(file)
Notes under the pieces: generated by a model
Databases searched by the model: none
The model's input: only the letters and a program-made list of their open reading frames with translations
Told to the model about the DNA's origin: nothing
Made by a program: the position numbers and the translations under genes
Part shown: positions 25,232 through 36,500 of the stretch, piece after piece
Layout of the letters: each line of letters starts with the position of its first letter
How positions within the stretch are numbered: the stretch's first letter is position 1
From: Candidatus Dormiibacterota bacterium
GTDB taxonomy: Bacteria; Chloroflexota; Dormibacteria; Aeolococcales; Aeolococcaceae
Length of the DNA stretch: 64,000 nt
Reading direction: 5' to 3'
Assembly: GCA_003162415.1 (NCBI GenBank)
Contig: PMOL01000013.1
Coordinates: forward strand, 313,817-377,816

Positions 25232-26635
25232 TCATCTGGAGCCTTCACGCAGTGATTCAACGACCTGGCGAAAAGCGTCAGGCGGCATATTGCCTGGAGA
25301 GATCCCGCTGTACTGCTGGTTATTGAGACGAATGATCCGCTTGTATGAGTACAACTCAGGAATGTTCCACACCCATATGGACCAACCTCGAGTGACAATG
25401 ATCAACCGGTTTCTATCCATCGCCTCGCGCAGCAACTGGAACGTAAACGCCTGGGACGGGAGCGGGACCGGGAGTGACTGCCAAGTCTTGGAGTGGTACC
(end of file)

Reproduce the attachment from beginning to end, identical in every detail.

Notes under the pieces: generated by a model
Databases searched by the model: none
The model's input: only the letters and a program-made list of their open reading frames with translations
Told to the model about the DNA's origin: nothing
Made by a program: the position numbers and the translations under genes
Part shown: positions 25,232 through 36,500 of the stretch, piece after piece
Layout of the letters: each line of letters starts with the position of its first letter
How positions within the stretch are numbered: the stretch's first letter is position 1
From: Candidatus Dormiibacterota bacterium
GTDB taxonomy: Bacteria; Chloroflexota; Dormibacteria; Aeolococcales; Aeolococcaceae
Length of the DNA stretch: 64,000 nt
Reading direction: 5' to 3'
Assembly: GCA_003162415.1 (NCBI GenBank)
Contig: PMOL01000013.1
Coordinates: forward strand, 313,817-377,816

Positions 25232-26635
25232 TCATCTGGAGCCTTCACGCAGTGATTCAACGACCTGGCGAAAAGCGTCAGGCGGCATATTGCCTGGAGA
25301 GATCCCGCTGTACTGCTGGTTATTGAGACGAATGATCCGCTTGTATGAGTACAACTCAGGAATGTTCCACACCCATATGGACCAACCTCGAGTGACAATG
25401 ATCAACCGGTTTCTATCCATCGCCTCGCGCAGCAACTGGAACGTAAACGCCTGGGACGGGAGCGGGACCGGGAGTGACTGCCAAGTCTTGGAGTGGTACC